5 Simple Tips For Managing Your Time During the ACT


When you look at a breakdown of the ACT, it can feel a bit overwhelming. It seems like there are so many questions, yet so little time. One of the best ways you can do your best on this test (aside from preparing thoroughly) is managing your time during the ACT effectively. If you get frazzled by the ticking clock or run out of time by focusing on the wrong things, you’re not going to have a good time. Here are five crucial tips for managing your time during the ACT to minimize your stress and maximize your score.



Answer the “easy” questions first.

Always. Instead of going in order, skim through the questions and answer all of the questions that are easy for you. This will leave you more time to work on the harder problems next. If you go through each question in order, you may get stumped on harder problems and miss your chance to get those easy points. Rack up the easy points first!


Practice with a timer.

When you’re doing your practice problems, rely on your stopwatch or iPhone timer. Take note of which problems you do quickly, and which one take you the longest. Not only will this help you pinpoint which areas to work on most – so you can improve your time – it’ll also teach you which questions to save for last. Do the problems that you can do quickly first, and save the more time-consuming problems for the end.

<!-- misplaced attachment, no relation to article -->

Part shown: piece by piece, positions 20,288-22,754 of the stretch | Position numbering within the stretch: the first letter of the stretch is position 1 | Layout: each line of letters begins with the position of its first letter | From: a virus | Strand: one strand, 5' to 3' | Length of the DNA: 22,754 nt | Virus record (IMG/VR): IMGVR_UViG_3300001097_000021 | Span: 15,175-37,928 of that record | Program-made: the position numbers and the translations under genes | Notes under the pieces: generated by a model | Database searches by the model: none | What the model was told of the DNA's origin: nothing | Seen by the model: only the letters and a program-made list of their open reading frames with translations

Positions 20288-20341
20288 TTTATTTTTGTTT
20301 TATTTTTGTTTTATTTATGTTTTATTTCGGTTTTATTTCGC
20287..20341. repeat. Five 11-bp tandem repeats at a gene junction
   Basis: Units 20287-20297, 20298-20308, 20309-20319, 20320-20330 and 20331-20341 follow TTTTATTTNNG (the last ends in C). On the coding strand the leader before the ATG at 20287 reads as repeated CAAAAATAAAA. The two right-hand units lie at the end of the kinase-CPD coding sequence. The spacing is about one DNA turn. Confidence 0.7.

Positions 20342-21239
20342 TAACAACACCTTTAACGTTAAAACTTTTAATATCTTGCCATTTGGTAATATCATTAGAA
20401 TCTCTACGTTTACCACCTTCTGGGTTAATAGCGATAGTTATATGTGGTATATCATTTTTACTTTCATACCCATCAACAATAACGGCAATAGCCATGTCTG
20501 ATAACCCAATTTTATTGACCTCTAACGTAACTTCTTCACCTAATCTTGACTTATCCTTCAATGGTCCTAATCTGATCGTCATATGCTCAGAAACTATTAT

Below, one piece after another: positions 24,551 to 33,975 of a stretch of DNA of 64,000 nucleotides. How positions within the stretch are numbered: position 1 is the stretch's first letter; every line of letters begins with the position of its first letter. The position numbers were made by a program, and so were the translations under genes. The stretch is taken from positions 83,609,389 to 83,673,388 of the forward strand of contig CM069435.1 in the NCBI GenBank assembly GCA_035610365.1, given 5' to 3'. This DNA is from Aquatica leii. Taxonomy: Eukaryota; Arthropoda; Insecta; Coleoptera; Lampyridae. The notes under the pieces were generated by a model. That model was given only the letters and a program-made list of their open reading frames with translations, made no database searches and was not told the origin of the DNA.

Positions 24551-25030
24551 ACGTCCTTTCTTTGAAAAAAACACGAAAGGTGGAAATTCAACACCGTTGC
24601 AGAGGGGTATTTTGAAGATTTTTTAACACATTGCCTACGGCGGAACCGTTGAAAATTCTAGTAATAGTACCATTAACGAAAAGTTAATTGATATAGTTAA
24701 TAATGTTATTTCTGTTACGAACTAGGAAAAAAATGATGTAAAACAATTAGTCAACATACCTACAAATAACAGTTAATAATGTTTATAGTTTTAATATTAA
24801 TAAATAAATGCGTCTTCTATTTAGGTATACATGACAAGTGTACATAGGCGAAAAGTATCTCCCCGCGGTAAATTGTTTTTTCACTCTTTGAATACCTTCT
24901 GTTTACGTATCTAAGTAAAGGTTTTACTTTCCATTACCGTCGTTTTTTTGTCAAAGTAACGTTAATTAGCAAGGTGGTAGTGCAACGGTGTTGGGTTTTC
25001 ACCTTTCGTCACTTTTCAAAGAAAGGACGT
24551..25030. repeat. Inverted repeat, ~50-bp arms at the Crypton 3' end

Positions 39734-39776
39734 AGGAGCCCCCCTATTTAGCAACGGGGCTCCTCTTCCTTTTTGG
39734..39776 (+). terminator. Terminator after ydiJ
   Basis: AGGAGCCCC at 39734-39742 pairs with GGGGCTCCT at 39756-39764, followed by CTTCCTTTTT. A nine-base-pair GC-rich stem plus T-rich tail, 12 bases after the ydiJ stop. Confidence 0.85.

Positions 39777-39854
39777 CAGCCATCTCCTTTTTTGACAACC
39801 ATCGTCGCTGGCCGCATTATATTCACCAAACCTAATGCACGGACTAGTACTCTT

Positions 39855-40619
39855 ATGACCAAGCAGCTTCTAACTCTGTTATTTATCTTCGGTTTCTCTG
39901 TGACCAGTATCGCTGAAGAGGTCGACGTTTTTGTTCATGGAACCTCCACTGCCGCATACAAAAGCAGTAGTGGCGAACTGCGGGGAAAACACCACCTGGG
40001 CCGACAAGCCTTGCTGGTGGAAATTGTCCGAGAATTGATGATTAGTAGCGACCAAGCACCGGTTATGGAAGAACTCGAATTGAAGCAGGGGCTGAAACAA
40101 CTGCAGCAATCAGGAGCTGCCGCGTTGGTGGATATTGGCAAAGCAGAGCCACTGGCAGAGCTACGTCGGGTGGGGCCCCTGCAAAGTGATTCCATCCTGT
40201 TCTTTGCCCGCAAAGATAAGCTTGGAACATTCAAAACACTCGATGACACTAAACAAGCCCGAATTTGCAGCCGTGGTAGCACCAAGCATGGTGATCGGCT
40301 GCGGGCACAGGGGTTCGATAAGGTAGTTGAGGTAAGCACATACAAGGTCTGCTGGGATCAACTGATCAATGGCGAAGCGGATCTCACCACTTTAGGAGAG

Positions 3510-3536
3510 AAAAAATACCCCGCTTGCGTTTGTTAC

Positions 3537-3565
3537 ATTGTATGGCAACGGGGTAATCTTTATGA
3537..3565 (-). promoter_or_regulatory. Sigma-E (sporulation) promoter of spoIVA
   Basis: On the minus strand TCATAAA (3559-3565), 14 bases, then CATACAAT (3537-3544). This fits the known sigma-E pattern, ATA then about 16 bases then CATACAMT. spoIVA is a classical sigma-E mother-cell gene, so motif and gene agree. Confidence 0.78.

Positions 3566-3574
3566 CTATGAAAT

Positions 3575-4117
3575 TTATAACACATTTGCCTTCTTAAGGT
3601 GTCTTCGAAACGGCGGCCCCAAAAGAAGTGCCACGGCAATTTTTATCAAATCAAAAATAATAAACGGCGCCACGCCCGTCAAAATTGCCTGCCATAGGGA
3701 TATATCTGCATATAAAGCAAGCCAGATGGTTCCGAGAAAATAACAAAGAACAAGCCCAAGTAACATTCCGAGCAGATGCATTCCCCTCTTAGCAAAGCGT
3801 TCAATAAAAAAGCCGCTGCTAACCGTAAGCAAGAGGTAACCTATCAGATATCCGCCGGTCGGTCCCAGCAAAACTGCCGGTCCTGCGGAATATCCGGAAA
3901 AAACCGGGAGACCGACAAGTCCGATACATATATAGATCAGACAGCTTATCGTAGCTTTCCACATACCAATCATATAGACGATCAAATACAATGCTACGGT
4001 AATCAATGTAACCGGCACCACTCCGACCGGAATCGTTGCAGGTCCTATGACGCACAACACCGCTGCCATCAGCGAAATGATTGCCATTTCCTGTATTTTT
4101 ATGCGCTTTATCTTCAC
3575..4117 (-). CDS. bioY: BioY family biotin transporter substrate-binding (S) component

Leave yourself a minute (or less) for your guesses.

Don’t leave any of your questions blank! There is no penalty for guessing on the ACT, so don’t skip any questions just because you aren’t sure of the right answer. You might as well take a guess – there’s a 25% chance you’ll get a point. There’s a 0% chance you’ll get a point if you don’t even attempt it.


Know your calculator like the back of your hand.

Don’t borrow a friend’s calculator or treat yourself to a new one the day before a test. Use the same calculator you used when you worked on practice problems, and make sure you know it front to back. You do not want to be wasting precious time during the ACT trying to figure out how to operate your calculator.


… and know the test format like the back of your hand, too.

This is probably a no-brainer, especially if you’ve been prepping for awhile, but it’s so important to know exactly what to expect from the test. This will help you pace yourself, and also help you keep in mind how much you have left during each section.

There are:

75 English questions (45 minutes)

6o Math questions (60 minutes)

40 Reading questions (35 minutes)

40 Science questions (35 minutes)


Leave a Comment

You must be logged in to post a comment.